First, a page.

This film is a public celebration of sexual violence, and it is important to understand the way that media changes societal norms. As one who is committed to battling the sexual slavery of women around the world, I find it necessary to comment on this film and call for others to see beyond the facade of “mere entertainment”, and understand the effect this kind of media is having upon our society.

Research has shown that there is a measurable phenomenon called the “media effect”. This is when visual media influences societal norms and even preferences. Research done over the past 30 years has demonstrated that viewing violent sexual content has the effect of powerfully and significantly changing attitudes toward sexual violence, including rape, for both men and women. After viewing violent sexual media, men think women deserve the treatment (even rape), secretly desire it, and enjoy it. Women who view violent sexual content begin to believe that they should accept that behavior, desire it, and that they should enjoy it (if they don’t, they should act like they do). Sexually violent media specifically in research has been shown to have the ability to CHANGE attitudes about violence and rape… It produces what is called “permission giving beliefs”… These are beliefs that make sexual violence permissible from both the victim and perpetrators’ standpoint.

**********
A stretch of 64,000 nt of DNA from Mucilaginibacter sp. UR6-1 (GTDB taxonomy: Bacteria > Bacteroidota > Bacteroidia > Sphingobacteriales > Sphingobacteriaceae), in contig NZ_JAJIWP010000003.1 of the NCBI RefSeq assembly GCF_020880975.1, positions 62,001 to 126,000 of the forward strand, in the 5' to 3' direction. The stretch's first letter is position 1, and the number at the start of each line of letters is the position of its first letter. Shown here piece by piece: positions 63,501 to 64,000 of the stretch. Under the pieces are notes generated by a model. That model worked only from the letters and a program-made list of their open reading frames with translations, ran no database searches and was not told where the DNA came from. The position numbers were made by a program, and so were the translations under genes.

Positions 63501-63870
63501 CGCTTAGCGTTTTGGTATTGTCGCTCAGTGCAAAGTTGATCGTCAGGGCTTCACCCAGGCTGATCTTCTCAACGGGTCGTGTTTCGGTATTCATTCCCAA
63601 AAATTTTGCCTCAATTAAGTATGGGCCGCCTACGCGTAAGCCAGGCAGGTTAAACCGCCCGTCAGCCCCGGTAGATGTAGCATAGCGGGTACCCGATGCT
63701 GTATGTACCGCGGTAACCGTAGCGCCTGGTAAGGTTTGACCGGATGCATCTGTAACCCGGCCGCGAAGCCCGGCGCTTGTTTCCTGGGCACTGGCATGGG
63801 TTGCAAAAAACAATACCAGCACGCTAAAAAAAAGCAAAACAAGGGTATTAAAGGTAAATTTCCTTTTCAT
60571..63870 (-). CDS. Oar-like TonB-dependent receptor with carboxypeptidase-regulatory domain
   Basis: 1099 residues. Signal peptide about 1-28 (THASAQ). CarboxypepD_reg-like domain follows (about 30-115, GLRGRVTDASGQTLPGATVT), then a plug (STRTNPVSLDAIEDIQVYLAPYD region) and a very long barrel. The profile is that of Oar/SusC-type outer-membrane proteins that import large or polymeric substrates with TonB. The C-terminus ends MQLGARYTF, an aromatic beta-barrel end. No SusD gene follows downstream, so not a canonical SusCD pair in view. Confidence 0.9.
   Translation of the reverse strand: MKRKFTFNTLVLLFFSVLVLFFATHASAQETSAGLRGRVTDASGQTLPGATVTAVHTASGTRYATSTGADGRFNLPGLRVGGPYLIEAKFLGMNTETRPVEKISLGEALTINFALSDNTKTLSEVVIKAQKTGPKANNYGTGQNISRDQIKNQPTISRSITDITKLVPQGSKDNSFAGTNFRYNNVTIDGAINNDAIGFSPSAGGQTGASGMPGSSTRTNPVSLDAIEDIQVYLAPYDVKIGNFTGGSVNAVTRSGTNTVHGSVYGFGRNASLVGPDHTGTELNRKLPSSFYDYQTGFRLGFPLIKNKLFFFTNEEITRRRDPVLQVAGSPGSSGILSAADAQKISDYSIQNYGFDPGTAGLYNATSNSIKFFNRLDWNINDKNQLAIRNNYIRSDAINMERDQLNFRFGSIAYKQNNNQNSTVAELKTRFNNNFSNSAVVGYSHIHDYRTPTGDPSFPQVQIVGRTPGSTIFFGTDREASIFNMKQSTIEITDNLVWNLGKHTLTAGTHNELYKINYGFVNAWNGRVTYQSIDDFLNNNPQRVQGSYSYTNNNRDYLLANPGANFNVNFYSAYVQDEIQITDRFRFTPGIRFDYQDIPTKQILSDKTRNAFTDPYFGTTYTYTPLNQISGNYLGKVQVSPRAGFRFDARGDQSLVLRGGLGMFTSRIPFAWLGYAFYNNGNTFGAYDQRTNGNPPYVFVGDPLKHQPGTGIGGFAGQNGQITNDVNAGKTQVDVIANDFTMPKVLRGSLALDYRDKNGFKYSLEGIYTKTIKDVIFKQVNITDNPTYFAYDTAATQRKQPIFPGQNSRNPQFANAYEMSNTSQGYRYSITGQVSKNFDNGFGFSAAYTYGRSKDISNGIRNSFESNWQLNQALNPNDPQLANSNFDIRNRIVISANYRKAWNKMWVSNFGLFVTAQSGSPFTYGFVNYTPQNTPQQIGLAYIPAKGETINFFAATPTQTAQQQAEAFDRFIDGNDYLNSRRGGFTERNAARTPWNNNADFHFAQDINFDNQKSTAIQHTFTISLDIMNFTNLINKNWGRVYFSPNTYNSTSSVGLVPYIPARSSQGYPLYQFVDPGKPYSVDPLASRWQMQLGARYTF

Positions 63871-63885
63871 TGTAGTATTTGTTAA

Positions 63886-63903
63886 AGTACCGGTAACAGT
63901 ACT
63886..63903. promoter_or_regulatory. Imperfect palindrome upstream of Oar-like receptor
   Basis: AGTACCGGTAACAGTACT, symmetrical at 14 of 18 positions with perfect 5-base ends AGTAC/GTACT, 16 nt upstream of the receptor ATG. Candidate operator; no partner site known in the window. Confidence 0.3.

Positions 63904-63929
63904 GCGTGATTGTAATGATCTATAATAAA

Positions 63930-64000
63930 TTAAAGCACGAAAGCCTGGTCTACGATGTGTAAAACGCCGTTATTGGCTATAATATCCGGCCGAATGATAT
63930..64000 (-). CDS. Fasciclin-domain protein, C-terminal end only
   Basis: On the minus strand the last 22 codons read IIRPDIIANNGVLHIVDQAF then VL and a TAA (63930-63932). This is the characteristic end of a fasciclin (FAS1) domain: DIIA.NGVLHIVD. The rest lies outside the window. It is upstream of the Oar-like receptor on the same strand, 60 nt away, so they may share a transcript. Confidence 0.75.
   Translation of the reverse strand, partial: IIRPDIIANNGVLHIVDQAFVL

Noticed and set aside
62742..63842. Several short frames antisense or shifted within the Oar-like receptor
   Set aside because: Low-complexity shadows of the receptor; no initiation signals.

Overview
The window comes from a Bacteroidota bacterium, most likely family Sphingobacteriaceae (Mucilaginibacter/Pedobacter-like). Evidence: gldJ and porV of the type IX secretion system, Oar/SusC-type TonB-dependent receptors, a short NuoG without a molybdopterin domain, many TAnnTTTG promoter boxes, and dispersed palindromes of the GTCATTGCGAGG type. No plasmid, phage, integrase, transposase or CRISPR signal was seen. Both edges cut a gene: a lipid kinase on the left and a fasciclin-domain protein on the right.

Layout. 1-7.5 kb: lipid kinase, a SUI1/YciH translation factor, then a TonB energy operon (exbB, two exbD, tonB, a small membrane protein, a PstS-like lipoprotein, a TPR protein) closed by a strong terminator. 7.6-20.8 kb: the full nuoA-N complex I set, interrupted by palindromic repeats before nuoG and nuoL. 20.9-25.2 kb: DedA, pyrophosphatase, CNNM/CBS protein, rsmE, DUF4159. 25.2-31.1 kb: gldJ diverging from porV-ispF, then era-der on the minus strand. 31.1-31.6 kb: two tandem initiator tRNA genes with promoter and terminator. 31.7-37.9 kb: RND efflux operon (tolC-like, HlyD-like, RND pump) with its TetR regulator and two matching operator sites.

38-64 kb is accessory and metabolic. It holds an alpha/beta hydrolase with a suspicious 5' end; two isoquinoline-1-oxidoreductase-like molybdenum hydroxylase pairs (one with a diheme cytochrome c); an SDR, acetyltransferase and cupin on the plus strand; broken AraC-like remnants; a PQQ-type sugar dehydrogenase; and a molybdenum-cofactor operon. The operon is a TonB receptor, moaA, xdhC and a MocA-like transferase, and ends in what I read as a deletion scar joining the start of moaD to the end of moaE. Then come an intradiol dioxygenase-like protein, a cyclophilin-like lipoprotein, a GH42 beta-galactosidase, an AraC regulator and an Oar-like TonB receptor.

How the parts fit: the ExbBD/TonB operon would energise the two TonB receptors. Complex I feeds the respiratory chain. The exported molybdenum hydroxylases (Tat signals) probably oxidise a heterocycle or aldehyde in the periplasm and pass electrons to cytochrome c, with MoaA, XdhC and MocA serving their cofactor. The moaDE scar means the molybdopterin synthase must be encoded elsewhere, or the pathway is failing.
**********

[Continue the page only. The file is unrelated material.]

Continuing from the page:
Furthermore, the detrimental effect of sexually violent media and its ability to normalize abuse, goes beyond the bedroom. Women who are victims of prostitution almost unanimously report that violent pornography influenced the abuses that are done to them. Violent pornography changes the sexual template of men (and women) meaning it changes what kind of sex they desire. Sex buyers begin to desire the kind of sex they see, and they demand it from the trafficked women they have sex with. If you heard some of the horrific sexual abuses that these women face because men want to act out what they have seen on film, it would break your heart.

That is only the beginning of what I could say about this topic. But for the sake of time I’ll stop there.


“Why Have You Forsaken Me?”

Laila Mickelwait MPd